Poems of Bai Juyi
Living with the Emptiness We are Born into
Jian Yi would weep to see our times.
Ruan Ji would mourn the road we've taken.
Born into this emptiness, I also weep.
But other ages have known this sorrow.
Who are these people born into emptiness,
These fifty years of cold and hunger?
They do not mourn the mouth without food.
They do not mourn the body without clothes.
They mourn the loyal and the just.
And then they mourn the ones who weep,
The great men broken in these days of thieves,
For History itself, shouted down by common bandits.
The best are killed by vicious criminals.
Speak up and you are banished or destroyed.
Everyone you meet is trapped in emptiness.
They shout. They weep. And then they go along.
Fresh evil news arrives on every wind.
Some popular noble is said to have done wrong.
It will be some pitiful white-haired gentleman
Whose unfailing ideals bring him to a dead end.
I am also one who believes in gentlemen,
Those who remain refined no matter where they are.
You won't hear them murmur or weep
Unless they put it in a poem like this.
We write and write and never an empty word.
Still all those phrases show the limits of our thoughts.
Those who do their best are cheated by our prose.
And poets words are really just a pain.
We cannot look for justice from the palace
Or waste our time on all this pretty writing.
Only songs, born of the people's sadness
Can hope to reach a distant Emperor's heart.
But all their common singing cannot reach him.
He hears their common sweetness and he scoffs.
Real medicine would have a bitter odor.
And the peaceful sound of a lute these days is rare.
You cannot fear the anger of the mighty.
You must accept the ridicule of friends.
Because there's nothing you can do
But scream at all the madness of these men.
Each time the common people dare to breathe,
There's a chance that all this fog will roll away.
Then if we can only sing loudly enough,
Maybe Heaven will hear our humble voices.
Singing is only weeping by another name.
The feeling comes from the same place.
If you live in this, our life, as it is written,
The only real words you can add are tears.
Yes, "tang" (唐) is the character for the Tang dynastic name. But, as we have seen, there are many layers to any use of the Chinese language. And I doubt Bai Juyi was unaware of his choice of characters in this title. Let's talk a little bit about this "tang." It can mean "empty" or "emptiness." But it also means "exagerrated." So when we think about "tang," we must think about these as one and not as separate, disparate options. "Tang" is "exagerrated emptiness" and is used in bigrams for "pretender," "con man," "tenement house," and "mongrel." So we could say that the exagerrated emptiness here could just as easily be translated as "this big overblown bunch of nothing" or as "this complete and total bullshit" without too much of a stretch. I think this is what Bai Juyi intended.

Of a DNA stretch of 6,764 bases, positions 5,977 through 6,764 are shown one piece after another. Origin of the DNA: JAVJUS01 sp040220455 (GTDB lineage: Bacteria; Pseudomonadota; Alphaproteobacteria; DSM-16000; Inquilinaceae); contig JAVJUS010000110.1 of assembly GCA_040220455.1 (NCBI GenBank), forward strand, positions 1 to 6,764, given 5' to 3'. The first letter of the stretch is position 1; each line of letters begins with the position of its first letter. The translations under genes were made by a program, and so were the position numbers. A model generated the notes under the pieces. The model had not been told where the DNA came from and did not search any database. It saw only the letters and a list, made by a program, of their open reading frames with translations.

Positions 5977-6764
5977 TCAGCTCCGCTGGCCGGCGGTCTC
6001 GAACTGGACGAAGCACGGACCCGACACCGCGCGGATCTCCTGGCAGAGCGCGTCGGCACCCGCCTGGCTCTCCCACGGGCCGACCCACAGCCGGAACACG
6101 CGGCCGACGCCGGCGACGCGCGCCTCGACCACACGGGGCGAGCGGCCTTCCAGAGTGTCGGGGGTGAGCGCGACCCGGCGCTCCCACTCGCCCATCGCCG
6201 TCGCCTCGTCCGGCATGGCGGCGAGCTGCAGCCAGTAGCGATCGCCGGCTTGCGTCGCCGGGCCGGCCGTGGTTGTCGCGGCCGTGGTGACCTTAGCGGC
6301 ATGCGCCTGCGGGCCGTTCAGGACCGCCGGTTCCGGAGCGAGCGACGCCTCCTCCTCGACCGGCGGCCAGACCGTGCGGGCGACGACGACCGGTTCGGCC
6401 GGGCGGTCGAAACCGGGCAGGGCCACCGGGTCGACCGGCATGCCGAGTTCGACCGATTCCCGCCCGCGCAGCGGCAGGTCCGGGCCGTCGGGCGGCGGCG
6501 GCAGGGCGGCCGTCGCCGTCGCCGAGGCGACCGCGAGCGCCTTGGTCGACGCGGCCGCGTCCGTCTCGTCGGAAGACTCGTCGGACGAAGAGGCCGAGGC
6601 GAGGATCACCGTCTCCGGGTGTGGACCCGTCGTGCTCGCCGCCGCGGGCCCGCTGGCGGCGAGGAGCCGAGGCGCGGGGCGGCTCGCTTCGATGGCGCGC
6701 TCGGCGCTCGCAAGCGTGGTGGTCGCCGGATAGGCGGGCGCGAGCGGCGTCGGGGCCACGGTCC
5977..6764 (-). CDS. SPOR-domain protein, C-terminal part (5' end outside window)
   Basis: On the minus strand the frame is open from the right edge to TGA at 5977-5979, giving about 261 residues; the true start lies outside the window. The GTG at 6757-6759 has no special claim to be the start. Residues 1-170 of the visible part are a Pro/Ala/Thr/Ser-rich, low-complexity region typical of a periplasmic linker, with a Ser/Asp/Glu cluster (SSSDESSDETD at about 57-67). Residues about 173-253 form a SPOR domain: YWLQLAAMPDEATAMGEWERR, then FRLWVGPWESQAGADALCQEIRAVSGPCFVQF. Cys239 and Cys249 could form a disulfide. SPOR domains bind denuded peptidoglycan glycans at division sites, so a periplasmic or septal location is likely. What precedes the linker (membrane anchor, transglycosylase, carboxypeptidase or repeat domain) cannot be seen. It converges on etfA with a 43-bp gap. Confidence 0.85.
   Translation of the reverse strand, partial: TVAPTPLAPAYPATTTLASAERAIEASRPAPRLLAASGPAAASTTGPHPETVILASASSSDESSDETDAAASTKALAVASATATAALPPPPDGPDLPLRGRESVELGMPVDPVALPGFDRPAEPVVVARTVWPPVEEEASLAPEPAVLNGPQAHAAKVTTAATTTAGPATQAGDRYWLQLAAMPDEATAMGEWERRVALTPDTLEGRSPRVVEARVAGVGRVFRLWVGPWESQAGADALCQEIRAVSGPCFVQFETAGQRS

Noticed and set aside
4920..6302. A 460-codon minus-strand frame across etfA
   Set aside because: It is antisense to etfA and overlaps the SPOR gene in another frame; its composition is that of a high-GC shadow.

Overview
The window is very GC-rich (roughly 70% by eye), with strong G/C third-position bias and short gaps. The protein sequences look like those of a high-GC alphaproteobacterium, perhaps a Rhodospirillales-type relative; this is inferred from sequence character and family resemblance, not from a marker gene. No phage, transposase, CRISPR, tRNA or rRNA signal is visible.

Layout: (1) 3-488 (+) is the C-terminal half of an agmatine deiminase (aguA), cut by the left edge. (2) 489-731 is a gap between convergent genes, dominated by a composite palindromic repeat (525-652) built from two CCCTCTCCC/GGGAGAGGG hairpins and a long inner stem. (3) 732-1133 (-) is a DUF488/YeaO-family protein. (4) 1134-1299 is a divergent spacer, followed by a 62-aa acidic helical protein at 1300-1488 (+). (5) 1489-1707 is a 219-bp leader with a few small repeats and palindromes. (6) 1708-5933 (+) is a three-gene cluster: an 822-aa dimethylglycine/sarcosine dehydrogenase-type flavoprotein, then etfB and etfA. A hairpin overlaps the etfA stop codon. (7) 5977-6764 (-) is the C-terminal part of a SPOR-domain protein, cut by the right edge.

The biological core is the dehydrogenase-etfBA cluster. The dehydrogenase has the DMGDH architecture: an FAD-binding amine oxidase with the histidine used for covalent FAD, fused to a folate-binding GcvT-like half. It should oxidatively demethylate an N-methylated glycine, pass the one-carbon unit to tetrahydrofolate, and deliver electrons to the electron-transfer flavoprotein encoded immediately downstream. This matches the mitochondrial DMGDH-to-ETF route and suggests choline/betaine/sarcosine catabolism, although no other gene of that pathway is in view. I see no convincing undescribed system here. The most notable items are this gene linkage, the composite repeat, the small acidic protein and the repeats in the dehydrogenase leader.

Bai Juyi is 28 years old here. He's an idealist. So he's a young 28. He's been married three years, trying to make ends meet with his official salary. But big city life tends to quickly use up your big city salary. On top of his own struggles, the Empire is a wreck. Or in the midst of wrecking. Emperor Xianzong is trying to hold things together by putting down little rebellions everywhere and keeping the barbarians at bay. But for a man like Bai Juyi, the writing is on the wall. And it makes him sad.
I particularly like his mild irony of self-awareness in the sixth stanza. Here he is writing about the elegance and stability of the true gentlemen, who neither murmur nor weep -- except in poems like this. And this is where the poem turns interesting. It turns from being a rather ordinary commentary on the times to a poem of heartfelt sympathy.
Having caught his gentleman self murmuring in his own poem, Bai Juyi realizes the uselessness of words. Words of government. Words of poets. All useless. The only real words are in the songs that erupt from the people's suffering. And even these words, full of hope for justice and salvation, are also useless. Real medicine will have to be more painful than words.
And, by the way, in this uselessness, the peaceful music of the gentlemen is not heard. This last is very Chinese. Because in Chinese, the poem is not a revelation in time, but of space. And in this space of useless words and scoffing emperors, no gentle music of the lute is heard. There is an empty space, in the painted space of this poem, where the lute music should be. Bai Juyi tells us so.
And the rest of the poem needs no help from me.